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Auction: 23006 - The Official COINEX Auction at Spink
Lot: 583

The Wilhelm Hüffer (1821-1895) Collection | NGC MS64 | Austrian-Netherlands, United States of Belgium, Insurrection Coinage, Florin, 1790, 'Onion' Type, MON • NOV • ARG • PROV • FOED • BELG • lion rampant right, date divided by head of angel, rev. IN VNIONE SALVS, clasped hands holding bundle of arrows, value in exergue, edge obliquely milled, 9.37g, 6h (W.1157; VH 867; KM 48), adjustment marks in centres and die wear to high points, otherwise flashy lustre to somewhat matte surfaces, a pleasingly extremely fine and much as issued, the amusing first type before the reverse legends were amended, in NGC holder, graded MS64 (Cert. #6767909-001)


The Wilhelm Hüffer (1821-1895) Collection of European Coins and Medals

with his envelope

In 1789, the Brabant Revolution started in the Austrian Netherlands, as a result of unhappiness towards reforms made by Holy Roman Emperor Joseph II of the house Habsburg-Lorraine. Upon coming to power in 1780, he quickly began introducing great swathes of state, religious and social reforms. He was a liberal who wanted to secularize education, open it up to the masses and reduce the amount of state power given to the clergy. He granted more religious freedom under the Patent of Tolerance in 1781, abolished the death penalty, sought to end serfdom and wished to unify the imperial states by standardising bureaucracy, law and language.

As discontent for such changes grew, from wealthy estates in Brabant and Flanders, riots began and eventually manifested into an armed revolt. A revolutionary alliance formed between liberals, conservatives and the church, and it was leaders such as lawyers Hendrik Van der Noot (conservative - Statists) and Jean-François Vonck (liberal - Vonckists) that would eventually raise a militia to overthrow imperial power.

The Battle of Turnhout in November 1789 would prove to be the ignition for the entire Brabant Revolution. A small force under Van der Noot defeated the Austrian forces, who subsequently retreated to strongholds in Luxembourg and Antwerp. Brabant was declared independent and soon other provinces in the Austrian Netherlands followed. On 11th January 1790, the eleven free states officially unified, formed The United States of Belgium, Meanwhile the broken Emperor Joseph died powerless the following month, asking that his epitaph read 'Here lies Joseph II, who failed in all he undertook'.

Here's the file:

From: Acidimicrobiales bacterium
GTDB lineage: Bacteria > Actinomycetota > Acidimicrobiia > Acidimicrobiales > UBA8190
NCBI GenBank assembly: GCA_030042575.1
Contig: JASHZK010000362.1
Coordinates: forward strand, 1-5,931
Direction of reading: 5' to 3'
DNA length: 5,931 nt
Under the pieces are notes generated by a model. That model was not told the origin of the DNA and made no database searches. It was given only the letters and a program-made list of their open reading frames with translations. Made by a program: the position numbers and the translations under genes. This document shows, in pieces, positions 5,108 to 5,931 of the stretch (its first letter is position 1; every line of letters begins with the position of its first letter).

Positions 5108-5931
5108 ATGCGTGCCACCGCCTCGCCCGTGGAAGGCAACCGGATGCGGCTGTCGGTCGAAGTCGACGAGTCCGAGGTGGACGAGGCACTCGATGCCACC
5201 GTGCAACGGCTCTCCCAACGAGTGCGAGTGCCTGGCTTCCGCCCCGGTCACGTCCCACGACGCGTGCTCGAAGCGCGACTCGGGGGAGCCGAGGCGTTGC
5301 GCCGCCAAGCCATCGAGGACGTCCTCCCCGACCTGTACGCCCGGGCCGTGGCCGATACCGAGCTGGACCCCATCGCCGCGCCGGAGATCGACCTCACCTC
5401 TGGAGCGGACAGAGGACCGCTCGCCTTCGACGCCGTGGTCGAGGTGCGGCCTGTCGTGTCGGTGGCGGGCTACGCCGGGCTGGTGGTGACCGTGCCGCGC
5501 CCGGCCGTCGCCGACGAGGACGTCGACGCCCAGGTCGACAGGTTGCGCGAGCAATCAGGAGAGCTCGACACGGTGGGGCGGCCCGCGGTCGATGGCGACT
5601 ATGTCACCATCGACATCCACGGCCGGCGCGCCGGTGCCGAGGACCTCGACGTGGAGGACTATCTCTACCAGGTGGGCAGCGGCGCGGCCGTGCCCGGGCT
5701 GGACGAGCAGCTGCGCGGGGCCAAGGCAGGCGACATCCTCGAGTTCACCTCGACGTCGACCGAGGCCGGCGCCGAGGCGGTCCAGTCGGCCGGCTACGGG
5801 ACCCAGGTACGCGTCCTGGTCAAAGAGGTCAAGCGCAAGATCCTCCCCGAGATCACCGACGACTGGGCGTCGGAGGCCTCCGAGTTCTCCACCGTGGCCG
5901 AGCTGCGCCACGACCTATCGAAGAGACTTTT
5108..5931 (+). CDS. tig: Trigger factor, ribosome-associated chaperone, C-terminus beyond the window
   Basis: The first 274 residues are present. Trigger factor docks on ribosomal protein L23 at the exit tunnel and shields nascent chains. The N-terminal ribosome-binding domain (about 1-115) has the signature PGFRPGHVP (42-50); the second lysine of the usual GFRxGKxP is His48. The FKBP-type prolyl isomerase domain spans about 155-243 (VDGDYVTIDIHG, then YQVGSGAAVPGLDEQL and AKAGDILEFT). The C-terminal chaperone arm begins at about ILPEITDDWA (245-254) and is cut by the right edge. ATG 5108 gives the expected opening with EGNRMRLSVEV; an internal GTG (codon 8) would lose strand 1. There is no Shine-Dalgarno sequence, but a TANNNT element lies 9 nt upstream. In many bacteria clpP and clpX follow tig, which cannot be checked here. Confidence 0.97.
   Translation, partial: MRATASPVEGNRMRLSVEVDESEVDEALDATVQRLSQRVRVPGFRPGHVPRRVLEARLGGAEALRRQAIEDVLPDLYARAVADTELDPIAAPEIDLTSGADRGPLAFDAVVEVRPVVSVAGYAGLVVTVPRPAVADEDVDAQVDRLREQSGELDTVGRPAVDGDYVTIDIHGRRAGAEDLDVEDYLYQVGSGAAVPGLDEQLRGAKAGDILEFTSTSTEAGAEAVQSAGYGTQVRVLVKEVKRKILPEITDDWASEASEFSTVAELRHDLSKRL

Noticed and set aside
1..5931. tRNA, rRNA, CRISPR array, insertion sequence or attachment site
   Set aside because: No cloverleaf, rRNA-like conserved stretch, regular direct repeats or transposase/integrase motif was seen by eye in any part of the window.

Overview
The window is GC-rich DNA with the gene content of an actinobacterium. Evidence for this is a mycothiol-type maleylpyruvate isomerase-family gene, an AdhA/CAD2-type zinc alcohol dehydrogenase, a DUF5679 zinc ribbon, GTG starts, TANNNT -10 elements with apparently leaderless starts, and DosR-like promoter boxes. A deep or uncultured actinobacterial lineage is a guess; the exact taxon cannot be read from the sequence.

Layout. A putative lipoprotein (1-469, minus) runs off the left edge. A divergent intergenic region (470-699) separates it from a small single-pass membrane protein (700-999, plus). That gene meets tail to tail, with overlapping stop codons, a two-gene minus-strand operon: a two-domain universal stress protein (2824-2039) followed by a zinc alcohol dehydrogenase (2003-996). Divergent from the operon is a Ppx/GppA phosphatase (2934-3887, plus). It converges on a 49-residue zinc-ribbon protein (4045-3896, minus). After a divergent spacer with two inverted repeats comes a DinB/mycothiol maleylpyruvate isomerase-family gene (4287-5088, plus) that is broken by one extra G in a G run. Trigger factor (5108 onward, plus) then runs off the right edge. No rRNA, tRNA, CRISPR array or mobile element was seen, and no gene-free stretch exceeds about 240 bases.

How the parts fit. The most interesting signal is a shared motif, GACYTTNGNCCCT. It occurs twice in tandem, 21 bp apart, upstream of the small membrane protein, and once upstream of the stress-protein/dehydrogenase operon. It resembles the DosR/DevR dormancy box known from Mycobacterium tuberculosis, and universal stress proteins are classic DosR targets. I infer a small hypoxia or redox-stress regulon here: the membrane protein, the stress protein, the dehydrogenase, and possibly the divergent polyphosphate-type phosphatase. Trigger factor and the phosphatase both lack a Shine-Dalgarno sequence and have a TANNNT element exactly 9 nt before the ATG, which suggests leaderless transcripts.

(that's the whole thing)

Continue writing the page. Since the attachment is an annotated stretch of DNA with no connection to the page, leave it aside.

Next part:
After receiving coinage rights, the United Belgian States decided to mint various denominations, divided up into Liards, Sols and Florins, all designed by Theodore Van Berckel, engraver at the Brussels Mint. During the Revolution, Berckel had continued to work on dies for Joseph II, but quickly put into circulation new copper and silver currency once the Austrians had fled the country. This One Florin silver coin depicts a Brabant lion (a symbol for the federation) and a bundle of eleven arrows, each representing one of the eleven member provinces: East Flanders, West Flanders, Brabant, Hainault, Tournai, Namur, Luxembourg, Liège, Limburg, Antwerp and Mechelen. Overall, the theme of the coin's iconography is one of unity, as also translates the reverse legend 'in union for salvation'. Rather amusingly the legend was later altered after it became known that 'VNIONE' not only meant 'union', but also could unfortunately be interpreted as 'onion' in some locally spoken languages.

The Revolution was ultimately short-lived, after Joseph II's brother and successor Leopold II regained the territory by the end of 1790. The rebel factions were too different in their politics and ended up in constant conflict. The display of supposed unity, that this One Florin so evidently presents, crumbled quickly, however in many ways the internal discord became the basis for much political unrest in the following decades. The Insurrection Coinage remains a remainder of the influence that the Brabant Revolution had on the Belgian Revolution of 1830, as an early expression of the country's nationalism.

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